Monday, May 27, 2019

Stump Grrrrinder Day

Step back to our Christmas Vacation 2018, and as most people don't do at this time of year, we went out and rented a stump grinder to deal with the five (5) foot diameter stump we inherited at the side of the house. We have big plans for this area and they don't involve any dead wood. I should have got my camera out before we started, but I was too eager to get cracking with my new toy!

We also had a couple of hawthorn trees which were crowding each other out, so we removed one of them and then ran the sump grinder over the top of that one too.

Watch this space for developments!

Monday, May 20, 2019


I have a map of the USA that I've owned since the summer of 1999, and sine then its been hung on the wall in more houses than I care to remember. In around 2005 I bought a cheap frame for the map and when the frame collapsed a few years later, I glued it back together. Over the years I added my state quarters collection to the plexi-glass with first putty and later epoxy. The map had character in spades, but really it was too tatty to go on the wall in our new office.

I started off with some of the same black walnut we used for the desk tops, and I cut a rebate on the router.

The rebated pieces were mitered to make the basic frame and the cross-members were made by cutting rebates on both sides of the material and rabbiting both ends.

The frame was assembled with clamps....

....and the corners and joints were v-nailed with a manual underpinner.

The assembled frame was finished with the same flat varnish as the desk tops and left to cure for a mind numbing twenty-one (21) days.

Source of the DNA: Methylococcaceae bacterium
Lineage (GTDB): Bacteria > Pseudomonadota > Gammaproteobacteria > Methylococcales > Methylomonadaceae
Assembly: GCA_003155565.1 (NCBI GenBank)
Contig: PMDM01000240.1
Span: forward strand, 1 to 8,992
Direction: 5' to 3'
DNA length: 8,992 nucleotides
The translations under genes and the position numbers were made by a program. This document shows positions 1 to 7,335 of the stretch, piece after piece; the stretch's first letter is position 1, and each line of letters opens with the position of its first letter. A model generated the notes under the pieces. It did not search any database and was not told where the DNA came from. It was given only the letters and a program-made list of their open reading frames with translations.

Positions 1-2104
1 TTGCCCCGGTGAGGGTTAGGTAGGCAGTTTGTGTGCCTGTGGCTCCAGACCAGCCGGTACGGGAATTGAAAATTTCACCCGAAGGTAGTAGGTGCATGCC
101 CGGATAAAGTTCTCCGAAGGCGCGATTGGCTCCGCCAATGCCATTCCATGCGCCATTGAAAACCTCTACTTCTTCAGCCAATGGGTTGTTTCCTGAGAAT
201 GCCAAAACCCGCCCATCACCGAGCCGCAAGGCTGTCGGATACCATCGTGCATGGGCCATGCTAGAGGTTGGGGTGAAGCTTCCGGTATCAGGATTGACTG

I made some cork boards to go on either side of the map. I used some cork tiles I found on the interwebs and mounted them onto some scrap pieces of ¼ inch plywood with contact adhesive.

Here's how the map came out after assembly:

It looks better on the office wall than it does in this photograph.

At the same time, I also knocked out frame for my World Map. This map is actually a 4000 piece jigsaw puzzle which we put together about six months before we moved house - after the puzzle was completed it was carefully divided into quadrants and large pieces of sticky paper were applied to the back. Two years later and it needed a frame, which I wanted to make out of oak. This time the molding was a bit more intricate and required three passes through the router table.

The frame was assembled in the same way, and then stained with, ironically, dark walnut, to achieve a tone similar to the dresser it will hang above. The stained frame was also finished with the same flat varnish and left alone for twenty-one (21) days.

Came out pretty nice:

Sunday, May 12, 2019

Dining Table Re-finish

It's been a busy few months - lots of different projects going on which either haven't been finished enough to write about, or in most cases, I haven't had time to write about. Our dining table is one of the former. It had an irritating V-grove around the perimeter, and there were a number of places were the veneer was loose or damaged. One Sunday morning over breakfast I started picking at the loose veneer with a craft knife.

I had to stop because it was all loose.

Late on I filled the grooves with automotive bondo and sanded the table flat. I think I forget to photograph that step. The footrest has always been loose while we've owned the table, so I took the time to re-glue it as best I could. I had to get creative with some of the clamps.

We bought a full 8' x 4' sheet of good quality oak veneer and applied it with contact cement and then I had my assistant flatten it all down with a special tool.

After suitable curing time, we trimmed round the edge with the router and the table was heaved out on to the deck and sanded down to 400 grit with my new favorite tool, by my always favorite tool operator.

We applied gel stain and wiped it down pretty quickly afterwards. Credit to the folks at MacBeath Hardwood for picking out the perfect veneer/stain combination.

We finished the table in the same way as the Walnut Desktops - three coats of flat varnish, which had a cure time of twenty-one (21) days.